Contracts and bonds 101

TC Media
Published on June 5, 2014

By Don Dicesare

With all of the fuss generated by the alleged release of Humber Valley Paving from its contractual obligations on a road construction contract on a portion of the Trans-Labrador Highway, I thought it would be appropriate to conduct a short course on contracts and bonds.

If you have nothing better to do than read this, and in the interests of your learning experience, there will be a short test when we’re finished. Just kidding!

Most government contracts of this nature go through a rigorous tender process before they are awarded.

The first step is usually the tender call or call for bids, usually by newspaper advertising and/or on the government website. The tender documents normally include an information package that outlines the conditions of the contract, engineering drawings, technical specifications, and a “schedule of quantities” that outlines the exact quantities of material to be supplied and placed, such as tonnes of granulars, tonnes of asphalt, metres of culverts, etc.

This schedule must be filled in with a “unit price” for each quantity item. This will become the basis of payment for the completed work. This bid must be accompanied by a “bid bond” in the amount of 10 per cent of the bid value. This bond is a document provided by an insurance company that guaranties that the bidder, if he happens to be the lowest bid, will accept the contract if offered to him.

If the low bidder refuses to accept the contract, the insurance company will forfeit the value of the bond to the government, who will use these funds to award the contract to the next bidder. The original low bidder may not be able to bid on other projects as insurance companies may then be reluctant to provide another bond.

If, on the other hand, the low bidder accepts the contract, he then must provide additional bonds to ensure that he completes the work, (the performance bond, to the value of 50 per cent of the contract) and another bond to ensure he pays for labour and materials, (the Labour and Material Payment Bond, to the value of 10 per cent of the contract).

These are merely documents of guarantee and not cash. If the contractor satisfactorily completes the work, these bonds, after a period of time, merely cease to exist and the project ends. If the contractor however, during the course of the work, feels he cannot complete the job, for whatever reason, a series of events begin to unfold.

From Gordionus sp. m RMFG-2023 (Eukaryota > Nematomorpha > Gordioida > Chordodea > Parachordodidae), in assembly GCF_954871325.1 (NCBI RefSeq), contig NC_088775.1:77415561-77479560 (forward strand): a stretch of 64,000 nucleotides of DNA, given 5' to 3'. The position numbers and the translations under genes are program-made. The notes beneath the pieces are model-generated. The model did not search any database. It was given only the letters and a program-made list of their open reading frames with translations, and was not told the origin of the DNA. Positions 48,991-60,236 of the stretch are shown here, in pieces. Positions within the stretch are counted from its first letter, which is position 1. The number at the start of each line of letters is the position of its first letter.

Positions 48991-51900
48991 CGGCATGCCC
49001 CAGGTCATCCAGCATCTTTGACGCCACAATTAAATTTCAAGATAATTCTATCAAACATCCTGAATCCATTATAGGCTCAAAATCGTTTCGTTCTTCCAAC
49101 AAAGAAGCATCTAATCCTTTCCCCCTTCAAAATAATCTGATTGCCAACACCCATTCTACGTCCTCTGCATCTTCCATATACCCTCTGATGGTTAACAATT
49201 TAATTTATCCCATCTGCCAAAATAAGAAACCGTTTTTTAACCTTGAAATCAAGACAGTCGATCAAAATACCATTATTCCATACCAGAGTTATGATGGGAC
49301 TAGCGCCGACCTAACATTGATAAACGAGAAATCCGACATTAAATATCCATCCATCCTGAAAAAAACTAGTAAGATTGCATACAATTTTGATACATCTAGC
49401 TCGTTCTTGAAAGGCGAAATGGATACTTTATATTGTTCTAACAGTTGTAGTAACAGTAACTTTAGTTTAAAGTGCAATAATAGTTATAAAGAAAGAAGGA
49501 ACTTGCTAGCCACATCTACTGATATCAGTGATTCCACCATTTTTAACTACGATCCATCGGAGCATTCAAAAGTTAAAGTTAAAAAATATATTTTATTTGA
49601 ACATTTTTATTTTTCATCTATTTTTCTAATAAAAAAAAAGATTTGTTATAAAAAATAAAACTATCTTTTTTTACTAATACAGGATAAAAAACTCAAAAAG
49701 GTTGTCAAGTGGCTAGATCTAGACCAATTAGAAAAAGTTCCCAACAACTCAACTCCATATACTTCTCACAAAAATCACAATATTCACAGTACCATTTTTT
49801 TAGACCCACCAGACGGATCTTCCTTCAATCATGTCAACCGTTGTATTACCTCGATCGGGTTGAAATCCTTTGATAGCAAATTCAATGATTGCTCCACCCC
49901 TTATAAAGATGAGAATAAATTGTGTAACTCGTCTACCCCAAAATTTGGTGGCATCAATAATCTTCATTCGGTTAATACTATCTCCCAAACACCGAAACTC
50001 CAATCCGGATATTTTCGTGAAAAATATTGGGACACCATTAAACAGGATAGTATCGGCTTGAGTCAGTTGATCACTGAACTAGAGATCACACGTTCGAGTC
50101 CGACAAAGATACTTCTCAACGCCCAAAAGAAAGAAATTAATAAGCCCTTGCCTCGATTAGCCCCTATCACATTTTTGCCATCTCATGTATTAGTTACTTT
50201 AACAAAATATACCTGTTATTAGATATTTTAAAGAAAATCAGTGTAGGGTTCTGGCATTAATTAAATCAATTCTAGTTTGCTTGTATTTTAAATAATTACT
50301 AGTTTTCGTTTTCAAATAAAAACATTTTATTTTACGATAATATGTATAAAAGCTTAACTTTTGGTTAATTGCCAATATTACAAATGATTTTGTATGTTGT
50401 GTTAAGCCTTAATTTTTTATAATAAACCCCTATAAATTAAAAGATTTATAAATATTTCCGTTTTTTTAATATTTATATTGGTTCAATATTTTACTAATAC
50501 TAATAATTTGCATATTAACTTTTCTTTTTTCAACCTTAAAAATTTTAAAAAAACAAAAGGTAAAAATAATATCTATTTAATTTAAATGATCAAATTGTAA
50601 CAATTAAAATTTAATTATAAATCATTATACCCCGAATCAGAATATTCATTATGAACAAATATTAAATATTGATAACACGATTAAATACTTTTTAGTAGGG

The first step that most contractors would (or should) take is to convince the owner that he be released from his contractual obligations. That is not an easy task! Most current construction contracts will only allow termination, by either party, for very specific reasons. Extenuating circumstances, such as fires, civil disobedience and acts of God, would normally only allow the contractor, with the owner’s approval, to extend the construction period beyond the agreed completion date.

If, however, the contractor’s argument is compelling enough, there are mechanisms to allow the contract to end without a formal termination. The simple act of reducing the scope of the project by deleting some of the units, in a unit price contract, effectively can limit the contract to the value of completed work. The contract is not terminated, but considered complete. The contractor is paid only for work completed and can exit gracefully. This is well within the government’s power and authority to do.

This obviously can only work if there is an impending tender call that can be broadened to accommodate the uncompleted work. This new tender and contract can result in lower or higher unit prices than the original contract, but if the time period between the two tenders is not too great, the unit prices will generally be in the same range.

I have a feeling that this is what may have happened in the Humber Valley affair, but it has not been accurately articulated by those involved, nor has it been accurately investigated by the media, whose main aim is to sensationalize everything. Now let’s look for a moment at the alternative scenario of the government “pulling” the performance bond by contacting the bonding company and invoking the provisions of the bond.

At this point the bonding (insurance) company becomes the contractor. They do not simply hand over a big cheque. If you believe they will jump in and start work immediately, you may indeed be naive. They will investigate, procrastinate, agitate and irritate.

They will call in their engineers, their lawyers and some time in the future, the work will get done. In the meantime, the original contractor has been put out of business because he can no longer get bonding, other contracts he may have had with other entities have been cancelled, his employees have now lost their jobs, and creditors will not be paid.

The bonding company, once they have the work complete, will, in all probability, sue the government and the original contractor that they had bonded, to recover their costs.

I can speak with some authority on this subject because of my 50 years of handling contracts of this nature. The scenario described above is exactly what happened when I called in a bond for one of my municipal clients. Would I do it again? Only if it were the absolutely only option (and there are other options). Does anyone win in this scenario? No!

Is it worth the effort and aggravation? No!

So, did the government do the right thing in the Humber Valley case? I believe they did.

Time and the auditor general’s report will tell. I will hazard a guess the AG will find nothing illegal or untoward.

While this sort of contract closure may be rare, it is not especially unusual. It is a negotiated business transaction.

So, are you ready for the test?

Don DiCesare lives in Corner Brook and is a member of The Western Star's Community Editorial Board.